Zettelkasten Forum


Inline key-words and key-phrases

Been reading a bit about interstitial journaling and it has got me thinking that the principles could be applied nicely to note-taking. The reading was focused on intermittently making small short journal entries during transitions between activities, modes, tasks, etc. Not really a Zettelkasten thing. But it, along with @ctietze in a recent post, lead me to think differently about “interstitial”. Interstitial in terms of mixed in, to get all metaphoric, to follow a natural flow in the river of note making.

Incorporate more of the metadata inline the note text.

Been considering tagging vs keywords. Seems Luhmann thought there were 4 characteristics of a Zettelkasten.
He stated in Fabrication of Serendipity
1. specific system
2. card numbering rules
3. internal linking
4. comprehensive keyword index

Nowhere does he mention tags or categories of note.

  • Links - an ontological relationship between notes
  • Tags - a category relationship between notes
  • Keywords - a taxonomical relationship between notes

Maybe it isn’t an either or question.

  • Has anybody implemented a keyword system?
  • Does anyone have tips for implementing an inline markup that is unobtrusive in the editor and could be nonexistent in the output?
  • How about key phrases?

Please school me in my ignorance.

Will Simpson
kestrelcreek.com

Comments

  • @Will said:
    Been reading a bit about interstitial journaling and it has got me thinking that the principles could be applied nicely to note-taking. The reading was focused on intermittently making small short journal entries during transitions between activities, modes, tasks, etc. Not really a Zettelkasten thing. But it, along with @ctietze in a recent post, lead me to think differently about “interstitial”. Interstitial in terms of mixed in, to get all metaphoric, to follow a natural flow in the river of note making.

    Funny, I've also been on the interstitial journaling notion, but I'm using it to adapt my physical journaling to more helpful practice.

    • Has anybody implemented a keyword system?

    In my mind the only difference between #tags and keywords is that #tags are things I think will apply as a category, but keywords are "synonyms I will probably type accidentally when I'm trying to find this note which don't go in the text".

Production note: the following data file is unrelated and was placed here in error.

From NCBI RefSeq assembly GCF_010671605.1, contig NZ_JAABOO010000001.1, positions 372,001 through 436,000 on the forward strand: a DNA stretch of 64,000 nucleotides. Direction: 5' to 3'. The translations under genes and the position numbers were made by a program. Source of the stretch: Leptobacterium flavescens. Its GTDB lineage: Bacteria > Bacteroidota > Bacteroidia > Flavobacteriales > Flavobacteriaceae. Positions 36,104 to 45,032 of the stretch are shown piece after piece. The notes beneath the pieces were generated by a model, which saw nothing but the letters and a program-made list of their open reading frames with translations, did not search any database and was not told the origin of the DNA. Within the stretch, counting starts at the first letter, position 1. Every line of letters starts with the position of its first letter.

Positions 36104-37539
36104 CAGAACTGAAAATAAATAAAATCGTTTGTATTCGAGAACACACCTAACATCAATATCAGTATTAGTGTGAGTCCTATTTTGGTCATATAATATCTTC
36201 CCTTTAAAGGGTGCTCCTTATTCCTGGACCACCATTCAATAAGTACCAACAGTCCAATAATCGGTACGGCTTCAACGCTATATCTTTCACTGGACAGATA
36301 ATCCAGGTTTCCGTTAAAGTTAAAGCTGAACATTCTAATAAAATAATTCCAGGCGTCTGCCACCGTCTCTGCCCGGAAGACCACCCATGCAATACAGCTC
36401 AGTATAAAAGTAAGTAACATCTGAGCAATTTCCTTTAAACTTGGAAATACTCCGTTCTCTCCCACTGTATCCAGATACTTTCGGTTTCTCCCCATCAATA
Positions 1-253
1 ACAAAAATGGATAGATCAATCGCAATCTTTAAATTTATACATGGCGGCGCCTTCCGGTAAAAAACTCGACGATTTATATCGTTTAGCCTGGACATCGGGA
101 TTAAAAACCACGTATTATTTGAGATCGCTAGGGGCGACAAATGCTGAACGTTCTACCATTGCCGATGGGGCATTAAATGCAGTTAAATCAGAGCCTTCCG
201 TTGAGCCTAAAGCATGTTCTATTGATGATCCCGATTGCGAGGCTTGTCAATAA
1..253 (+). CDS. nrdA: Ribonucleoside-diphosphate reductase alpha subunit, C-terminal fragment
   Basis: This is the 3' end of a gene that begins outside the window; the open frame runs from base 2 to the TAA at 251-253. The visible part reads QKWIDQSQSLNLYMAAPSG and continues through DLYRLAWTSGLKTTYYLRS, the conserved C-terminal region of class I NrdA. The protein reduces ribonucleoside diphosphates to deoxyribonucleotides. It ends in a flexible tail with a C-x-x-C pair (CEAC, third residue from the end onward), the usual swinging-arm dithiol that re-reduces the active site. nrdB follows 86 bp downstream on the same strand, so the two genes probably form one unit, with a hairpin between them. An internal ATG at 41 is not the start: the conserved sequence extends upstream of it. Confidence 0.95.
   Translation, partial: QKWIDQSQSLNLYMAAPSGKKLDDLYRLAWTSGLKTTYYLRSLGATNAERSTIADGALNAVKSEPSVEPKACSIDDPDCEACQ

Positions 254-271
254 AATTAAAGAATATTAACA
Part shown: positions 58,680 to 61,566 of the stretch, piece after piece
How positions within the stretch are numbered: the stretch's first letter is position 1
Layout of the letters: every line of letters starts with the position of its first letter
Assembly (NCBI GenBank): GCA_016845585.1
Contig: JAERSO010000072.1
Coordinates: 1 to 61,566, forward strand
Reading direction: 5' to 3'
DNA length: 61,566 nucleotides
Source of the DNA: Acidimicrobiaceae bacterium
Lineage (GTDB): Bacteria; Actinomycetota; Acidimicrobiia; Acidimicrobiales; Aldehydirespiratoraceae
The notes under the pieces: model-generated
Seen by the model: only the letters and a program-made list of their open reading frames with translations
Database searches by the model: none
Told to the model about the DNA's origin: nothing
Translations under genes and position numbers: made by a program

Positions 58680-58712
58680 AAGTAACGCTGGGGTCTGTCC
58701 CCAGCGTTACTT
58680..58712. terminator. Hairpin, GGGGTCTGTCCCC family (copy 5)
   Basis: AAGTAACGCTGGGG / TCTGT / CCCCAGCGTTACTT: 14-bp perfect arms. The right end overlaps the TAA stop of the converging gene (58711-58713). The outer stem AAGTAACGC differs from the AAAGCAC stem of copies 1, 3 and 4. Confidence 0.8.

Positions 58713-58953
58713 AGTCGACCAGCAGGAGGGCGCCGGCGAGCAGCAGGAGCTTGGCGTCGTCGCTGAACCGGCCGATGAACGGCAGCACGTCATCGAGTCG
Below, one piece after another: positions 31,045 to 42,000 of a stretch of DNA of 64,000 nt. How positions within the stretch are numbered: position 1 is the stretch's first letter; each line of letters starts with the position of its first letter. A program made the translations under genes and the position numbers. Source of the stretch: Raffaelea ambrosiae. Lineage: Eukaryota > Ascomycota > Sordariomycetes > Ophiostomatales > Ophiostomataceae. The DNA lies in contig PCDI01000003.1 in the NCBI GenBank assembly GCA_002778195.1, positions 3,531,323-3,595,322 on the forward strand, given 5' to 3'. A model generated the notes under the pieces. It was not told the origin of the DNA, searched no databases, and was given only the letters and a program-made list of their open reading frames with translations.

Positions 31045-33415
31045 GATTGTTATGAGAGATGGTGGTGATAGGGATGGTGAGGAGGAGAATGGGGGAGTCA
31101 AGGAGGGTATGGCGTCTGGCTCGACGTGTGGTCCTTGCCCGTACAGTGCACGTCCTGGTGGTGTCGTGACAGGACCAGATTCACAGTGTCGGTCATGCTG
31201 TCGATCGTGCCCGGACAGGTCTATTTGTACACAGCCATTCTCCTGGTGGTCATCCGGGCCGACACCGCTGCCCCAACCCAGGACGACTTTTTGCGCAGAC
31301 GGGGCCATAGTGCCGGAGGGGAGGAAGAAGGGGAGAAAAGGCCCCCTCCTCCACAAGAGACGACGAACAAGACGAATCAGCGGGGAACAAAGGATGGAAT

• Does anyone have tips for implementing an inline markup that is unobtrusive in the editor and could be nonexistent in the output?
    • How about key phrases?

    You mean like putting keywords in a YAML block ?

  • @mediapathic said:
    In my mind the only difference between #tags and keywords is that #tags are things I think will apply as a category, but keywords are "synonyms I will probably type accidentally when I'm trying to find this note which don't go in the text".

    I think of keywords in a form much like a reference book index. With the entries lists for one to see and peruse. Tags, the way most software is developed are clickable but so could keywords. Tags can also be listed and perused in the form of a tag cloud. Something I use Keyboard Maestro for.

    You mean like putting keywords in a YAML block ?

    No this is not my thoughts. I'm thinking interstitial markup. Not separated from the note body. I think I may have seen @sfast in the past use § as inline markup for what I thought where keywords. Please correct me if I'm wrong but @sfast doesn't use this type of markup anymore.

    An example might be:
    Brains/minds don't come with a §owners manual. We have to develop our own using a haphazard array of §gadgets and §hacks. This takes a really long time unless we stand on the §shoulders of giants.